Not Sharing The Secret | TechSNAP 156

Not Sharing The Secret | TechSNAP 156

Researchers develop a new way to protect your passwords after they’ve been stolen, the little credit card scam making big money…

Then it’s a great batch of your questions, a rockin round up, and much much more!

On this week’s TechSNAP.

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— Show Notes: —

Researchers are NYU develop PolyPassHash, hard to crack password store

  • PolyPassHash is designed to make it significantly harder to crack users’ passwords in the event the password database is leaked
  • The system uses SSSS (Shamir’s Secret Sharing Scheme ) which is a system for dividing a secret key (in this case used to encrypt the password database) into many pieces, and requiring only a specific number of those pieces to be combined to return the key
  • In the wikipedia example, the secret key is divided into 6 parts and the algorithm defined such that 3 of the parts must be combined in order to return the secret
  • The SSSS algorithm is extensible, it allows the number of pieces that the secret is divided into to grow as long as the threshold (the number of pieces required to decrypt) is key fixed
  • The SSSS algorithm is also flexible, allowing for some people (say the system administrator) to have more than 1 share
  • In the Python reference implementation the threshold is set to 10
  • This means that 10 pieces of the secret are required in order to decrypt the password file
  • Each regular user’s password is 1 share of the secret, so when that user provides the correct password, 1 share is available
  • In the reference implementation, there are 3 administrator users, each of who’s password is 5 shares of the secret, meaning the correct passwords for any 2 of the administrators will be able to decrypt the password database
  • Currently PolyPassHash uses just the SHA256 of the users’ password and a random salt, rather than using sha256crypt() which does more than 1 SHA256 round on the password, and uses different mixes of the password and salt
  • The drawback with PolyPassHash is that after a reboot, it is not possible for anyone to login until a sufficient number of users have entered the correct password to return the required number (the threshold) of shares to decrypt the password hashes
  • There is a proposed solution to this, involving shortening the SSSS key such that some of the hash (the last few bytes) are not encrypted, and using that to authenticate the first few users until sufficient users have successfully logged in to decrypt the password database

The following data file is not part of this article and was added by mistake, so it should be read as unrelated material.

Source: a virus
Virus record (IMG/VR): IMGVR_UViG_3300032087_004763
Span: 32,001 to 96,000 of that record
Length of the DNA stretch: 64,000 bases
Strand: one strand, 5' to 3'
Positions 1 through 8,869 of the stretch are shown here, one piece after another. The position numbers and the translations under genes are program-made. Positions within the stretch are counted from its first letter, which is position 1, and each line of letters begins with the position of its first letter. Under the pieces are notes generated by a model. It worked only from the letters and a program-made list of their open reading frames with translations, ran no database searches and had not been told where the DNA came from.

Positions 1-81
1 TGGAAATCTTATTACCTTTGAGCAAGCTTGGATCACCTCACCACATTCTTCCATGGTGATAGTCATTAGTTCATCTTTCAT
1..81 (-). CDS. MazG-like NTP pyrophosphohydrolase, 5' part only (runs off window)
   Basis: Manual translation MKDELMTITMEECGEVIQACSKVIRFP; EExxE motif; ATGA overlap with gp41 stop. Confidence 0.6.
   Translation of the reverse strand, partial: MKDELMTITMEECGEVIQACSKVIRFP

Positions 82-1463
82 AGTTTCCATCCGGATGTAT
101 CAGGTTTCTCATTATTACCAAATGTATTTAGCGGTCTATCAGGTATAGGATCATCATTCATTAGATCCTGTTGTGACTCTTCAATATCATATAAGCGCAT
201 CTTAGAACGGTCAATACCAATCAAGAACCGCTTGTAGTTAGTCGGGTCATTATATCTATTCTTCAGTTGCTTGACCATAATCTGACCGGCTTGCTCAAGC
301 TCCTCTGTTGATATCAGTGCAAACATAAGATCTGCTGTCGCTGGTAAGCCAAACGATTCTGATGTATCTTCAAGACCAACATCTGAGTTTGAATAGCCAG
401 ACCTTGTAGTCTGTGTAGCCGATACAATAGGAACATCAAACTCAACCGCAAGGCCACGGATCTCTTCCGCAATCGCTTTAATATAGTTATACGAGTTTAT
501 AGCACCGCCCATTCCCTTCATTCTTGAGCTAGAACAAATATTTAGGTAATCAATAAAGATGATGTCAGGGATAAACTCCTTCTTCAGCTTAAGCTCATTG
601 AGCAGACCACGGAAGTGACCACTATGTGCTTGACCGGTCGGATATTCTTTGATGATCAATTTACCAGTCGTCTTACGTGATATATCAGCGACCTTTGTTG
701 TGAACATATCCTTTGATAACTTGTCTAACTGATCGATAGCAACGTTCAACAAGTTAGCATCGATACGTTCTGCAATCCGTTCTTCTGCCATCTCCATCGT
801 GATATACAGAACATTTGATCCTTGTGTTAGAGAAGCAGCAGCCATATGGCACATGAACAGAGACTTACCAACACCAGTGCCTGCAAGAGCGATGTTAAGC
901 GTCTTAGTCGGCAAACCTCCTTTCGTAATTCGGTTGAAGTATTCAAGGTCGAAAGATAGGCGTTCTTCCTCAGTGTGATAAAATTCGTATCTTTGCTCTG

• This compromises the security of the passwords because part of the plain hash is leaked, and it also means that an incorrect password could allow a user to login after a reboot before the threshold has been met
  • PolyPassHash also has support for thresholdless accounts (accounts that do not have any shares), in order to protect larger systems (like Facebook or Gmail) where an attack may have compromised enough accounts to have sufficient shares to decrypt the entire database. In this case, only administrator (or maybe power user) accounts would have shares
  • PolyPassHash also has support for other authentication systems, including things like biometrics, ssh keys, and smart cards, but also external systems like OAuth or OpenID (thresholdless accounts)
  • In the case of SSH keys, instead of a password, the share of the SSSS is encrypted with the public key, and the user uses their SSH private key to decrypt the share
  • New users cannot be added until the threshold has been reached, since the secret is required to generate a new share of the secret
  • Research Paper

Who is behind sub-$15 credit card scam

  • A service called ‘BLS Web Learn’ has been identified as being behind a scam that charged numerous credit and debit cards small fees of less than $15
  • The scam centers around small charges that appear on your credit card bill, usually for small random amounts such as $9.84, $10.37, or $12.96
  • The line item includes a toll free number (as most charges do), and you are encouraged by your bank to call this number and try to identify the charge and resolve any issues with the seller directly, rather than filing a chargeback
  • In this case, since the card holder never ordered anything or authorized the charge, the service refunds the small amount
  • They make their money off all of the people who don’t notice the small charge
  • Unlike many scams, because they maintain the assertion that they are a legitimate business, and refund the charge when a cardholder complains, they do not rack up a large number of chargebacks, and their account with the credit card processor is not red flagged or shut down
  • Krebs have investigated a similar case before, which appeared to be based in Malta
  • The name of the ‘online learning’ company, and the credit card processor are different, but the scam seems very much the same
  • The payment processor, BlueSnap, lists its offices in Massachusetts, California, Israel, Malta and London. Interestingly, the payment network used by the previous scam, Credorax, also lists offices in Massachusetts, Israel, London and Malta



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